To emphasize my point, here are a few radio sets that I’ve heard in the past week while in the car riding to, from and around the bases here.

Set 1:     Identification Theft (it’s on the rise, you know, and you’re NEXT); “Recipes for Disaster” (don’t marinate your meat on the counter, but in the refrigerator and under 40 degrees F; Smoke Alarms (make sure your alarm is up-to-date and batteries are changed)

Set 2:     Military Postal System (sending items in boxes marked toxic, flammable, or radioactive); Smoking Hazards (get this for scare tactics:  erectile dysfunction for men, wrinkles for women – can anyone say, “sexist”?); WIC Overseas (oh, and who can forget, “Don’t Shake a Baby”); Family Readiness & Spouses (coping with deployment and some of the more inane rules of living overseas)

Set 3:     VA Benefits (set to a “best of” collection of sappy made-up songs); Foster Parenting (can you even do that here in Okinawa???); Bullying (it happens all the time, every day, to apparently each of your children); Strokes (the three C’s, which I can’t remember….)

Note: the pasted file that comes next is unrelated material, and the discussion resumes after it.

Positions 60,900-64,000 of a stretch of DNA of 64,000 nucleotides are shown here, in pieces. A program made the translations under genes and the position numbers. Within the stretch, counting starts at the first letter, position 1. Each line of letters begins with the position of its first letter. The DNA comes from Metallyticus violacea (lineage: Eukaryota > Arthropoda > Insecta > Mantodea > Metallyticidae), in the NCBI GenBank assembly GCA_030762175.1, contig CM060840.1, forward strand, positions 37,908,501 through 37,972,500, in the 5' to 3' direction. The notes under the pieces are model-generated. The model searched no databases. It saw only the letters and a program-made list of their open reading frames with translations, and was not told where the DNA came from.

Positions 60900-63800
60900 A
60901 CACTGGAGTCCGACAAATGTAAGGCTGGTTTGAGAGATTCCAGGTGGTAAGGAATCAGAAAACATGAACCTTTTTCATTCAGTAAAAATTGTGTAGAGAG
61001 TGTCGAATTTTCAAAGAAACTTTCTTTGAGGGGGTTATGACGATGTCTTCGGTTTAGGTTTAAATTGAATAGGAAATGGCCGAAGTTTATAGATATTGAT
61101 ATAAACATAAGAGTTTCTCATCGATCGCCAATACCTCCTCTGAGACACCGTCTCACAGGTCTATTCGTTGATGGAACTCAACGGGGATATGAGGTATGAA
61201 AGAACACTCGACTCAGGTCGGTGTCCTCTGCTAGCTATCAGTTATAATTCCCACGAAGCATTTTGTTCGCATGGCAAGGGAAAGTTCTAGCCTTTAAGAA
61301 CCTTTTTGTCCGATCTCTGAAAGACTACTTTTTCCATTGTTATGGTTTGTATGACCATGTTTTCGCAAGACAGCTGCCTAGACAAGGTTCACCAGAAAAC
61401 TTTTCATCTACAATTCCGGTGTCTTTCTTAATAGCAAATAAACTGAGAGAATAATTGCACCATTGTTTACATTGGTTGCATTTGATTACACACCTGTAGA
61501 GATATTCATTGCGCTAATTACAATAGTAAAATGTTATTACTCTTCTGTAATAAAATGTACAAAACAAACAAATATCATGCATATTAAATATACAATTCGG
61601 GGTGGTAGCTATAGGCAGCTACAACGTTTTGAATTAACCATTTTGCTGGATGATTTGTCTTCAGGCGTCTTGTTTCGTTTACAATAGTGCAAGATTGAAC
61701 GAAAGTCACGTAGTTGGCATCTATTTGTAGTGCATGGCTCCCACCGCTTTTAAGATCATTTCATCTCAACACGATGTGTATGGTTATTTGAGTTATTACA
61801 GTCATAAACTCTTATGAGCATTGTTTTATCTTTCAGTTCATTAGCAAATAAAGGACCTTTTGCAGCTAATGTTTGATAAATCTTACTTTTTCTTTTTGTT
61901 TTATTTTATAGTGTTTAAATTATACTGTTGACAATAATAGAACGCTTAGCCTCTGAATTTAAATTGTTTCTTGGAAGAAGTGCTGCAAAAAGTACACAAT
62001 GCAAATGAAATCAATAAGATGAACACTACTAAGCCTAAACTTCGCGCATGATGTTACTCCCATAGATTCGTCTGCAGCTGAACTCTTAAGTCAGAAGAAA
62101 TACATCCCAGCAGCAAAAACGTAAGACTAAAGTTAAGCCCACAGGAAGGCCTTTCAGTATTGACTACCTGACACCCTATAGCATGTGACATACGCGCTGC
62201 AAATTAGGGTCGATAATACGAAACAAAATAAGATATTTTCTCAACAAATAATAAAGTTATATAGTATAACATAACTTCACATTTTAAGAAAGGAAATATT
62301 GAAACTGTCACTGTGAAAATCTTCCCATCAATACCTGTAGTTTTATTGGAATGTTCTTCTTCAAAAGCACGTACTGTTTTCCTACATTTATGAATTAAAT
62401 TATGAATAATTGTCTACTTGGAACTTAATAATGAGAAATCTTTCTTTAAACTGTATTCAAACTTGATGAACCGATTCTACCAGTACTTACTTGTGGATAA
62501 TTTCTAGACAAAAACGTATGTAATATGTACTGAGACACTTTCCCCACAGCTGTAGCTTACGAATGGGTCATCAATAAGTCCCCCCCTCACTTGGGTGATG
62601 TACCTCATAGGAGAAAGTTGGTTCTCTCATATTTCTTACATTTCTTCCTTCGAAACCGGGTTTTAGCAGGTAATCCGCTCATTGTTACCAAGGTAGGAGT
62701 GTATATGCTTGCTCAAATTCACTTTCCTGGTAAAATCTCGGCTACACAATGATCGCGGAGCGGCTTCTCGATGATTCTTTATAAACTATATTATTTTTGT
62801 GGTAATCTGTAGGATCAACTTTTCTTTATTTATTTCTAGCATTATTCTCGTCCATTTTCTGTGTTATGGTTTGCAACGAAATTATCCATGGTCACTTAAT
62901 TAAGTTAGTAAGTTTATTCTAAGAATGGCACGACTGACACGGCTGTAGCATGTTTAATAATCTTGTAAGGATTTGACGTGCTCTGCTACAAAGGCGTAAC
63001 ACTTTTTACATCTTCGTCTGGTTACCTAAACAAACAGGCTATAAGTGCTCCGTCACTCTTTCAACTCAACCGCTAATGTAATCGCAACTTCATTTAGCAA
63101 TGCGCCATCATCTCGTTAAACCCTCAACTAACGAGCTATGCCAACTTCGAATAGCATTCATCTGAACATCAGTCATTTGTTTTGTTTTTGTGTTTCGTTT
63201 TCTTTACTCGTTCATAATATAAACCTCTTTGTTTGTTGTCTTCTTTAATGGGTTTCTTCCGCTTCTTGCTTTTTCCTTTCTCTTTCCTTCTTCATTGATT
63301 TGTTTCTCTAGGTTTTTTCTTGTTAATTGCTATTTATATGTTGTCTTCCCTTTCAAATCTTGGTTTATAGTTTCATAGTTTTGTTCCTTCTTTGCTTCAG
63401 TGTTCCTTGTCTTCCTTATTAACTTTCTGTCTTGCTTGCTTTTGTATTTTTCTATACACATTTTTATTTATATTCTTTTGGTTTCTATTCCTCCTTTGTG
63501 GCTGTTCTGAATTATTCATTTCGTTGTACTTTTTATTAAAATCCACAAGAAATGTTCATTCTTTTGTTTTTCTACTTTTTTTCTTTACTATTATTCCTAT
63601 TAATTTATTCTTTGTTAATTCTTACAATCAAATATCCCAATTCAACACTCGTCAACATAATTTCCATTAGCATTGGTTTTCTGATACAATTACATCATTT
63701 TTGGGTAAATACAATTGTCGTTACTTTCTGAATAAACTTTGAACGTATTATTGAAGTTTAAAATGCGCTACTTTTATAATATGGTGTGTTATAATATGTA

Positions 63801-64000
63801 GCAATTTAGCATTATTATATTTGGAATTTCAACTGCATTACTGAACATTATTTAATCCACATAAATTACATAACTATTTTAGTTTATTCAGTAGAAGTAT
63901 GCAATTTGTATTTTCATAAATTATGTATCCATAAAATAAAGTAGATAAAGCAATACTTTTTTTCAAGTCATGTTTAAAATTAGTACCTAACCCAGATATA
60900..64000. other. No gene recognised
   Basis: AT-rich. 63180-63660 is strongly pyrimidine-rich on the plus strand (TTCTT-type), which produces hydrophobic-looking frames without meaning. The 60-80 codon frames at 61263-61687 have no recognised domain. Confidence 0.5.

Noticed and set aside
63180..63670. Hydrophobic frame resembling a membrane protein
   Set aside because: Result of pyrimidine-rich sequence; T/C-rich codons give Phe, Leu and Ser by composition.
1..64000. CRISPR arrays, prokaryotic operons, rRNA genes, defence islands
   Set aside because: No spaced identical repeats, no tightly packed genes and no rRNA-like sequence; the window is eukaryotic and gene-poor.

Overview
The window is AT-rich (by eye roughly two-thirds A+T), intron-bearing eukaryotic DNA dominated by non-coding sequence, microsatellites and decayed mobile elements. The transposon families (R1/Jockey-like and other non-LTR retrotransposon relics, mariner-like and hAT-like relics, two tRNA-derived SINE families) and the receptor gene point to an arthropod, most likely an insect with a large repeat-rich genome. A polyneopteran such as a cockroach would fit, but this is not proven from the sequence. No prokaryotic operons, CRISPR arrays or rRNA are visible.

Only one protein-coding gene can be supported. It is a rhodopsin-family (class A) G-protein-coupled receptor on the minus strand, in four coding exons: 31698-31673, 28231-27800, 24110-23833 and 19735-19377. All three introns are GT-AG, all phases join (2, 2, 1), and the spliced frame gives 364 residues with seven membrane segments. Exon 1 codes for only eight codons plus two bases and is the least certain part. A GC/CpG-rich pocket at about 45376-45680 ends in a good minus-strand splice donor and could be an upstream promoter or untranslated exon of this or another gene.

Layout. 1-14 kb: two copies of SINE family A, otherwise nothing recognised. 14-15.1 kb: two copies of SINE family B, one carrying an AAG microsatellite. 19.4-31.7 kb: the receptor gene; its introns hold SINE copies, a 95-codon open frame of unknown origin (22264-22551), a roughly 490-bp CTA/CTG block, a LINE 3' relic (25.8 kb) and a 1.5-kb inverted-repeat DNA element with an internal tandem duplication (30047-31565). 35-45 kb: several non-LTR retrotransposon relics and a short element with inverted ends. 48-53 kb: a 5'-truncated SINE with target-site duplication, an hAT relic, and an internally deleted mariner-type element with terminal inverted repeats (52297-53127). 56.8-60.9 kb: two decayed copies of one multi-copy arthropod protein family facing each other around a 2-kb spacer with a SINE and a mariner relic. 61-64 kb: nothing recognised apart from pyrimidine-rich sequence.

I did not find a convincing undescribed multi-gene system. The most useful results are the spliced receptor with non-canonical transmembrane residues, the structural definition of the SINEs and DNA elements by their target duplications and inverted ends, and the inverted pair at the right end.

Set 4:     Baby-Sitter Training (they’ll be required to have a personal AED next); Habu Dangers (“very aggressive, extremely dangerous,” and seemingly everywhere waiting for your slightest misstep)

We are all suffering, AFN.

We are all suffering, AFN.

From a quick review of the above NONSENSE, AFN misinformation breaks down into just a few generalized groups:

Supposed Safety:  The simple message underlying all of these “safety” related spots are, frankly, that we are just too stupid to live our lives safely, and that to counteract our impending demise from snakes or dust mites, we must therefore be constantly bombarded of the impending consequences of everything that can remotely be considered a danger.  Terror on public transportation, really?  Maybe if we are on holiday in Gaza….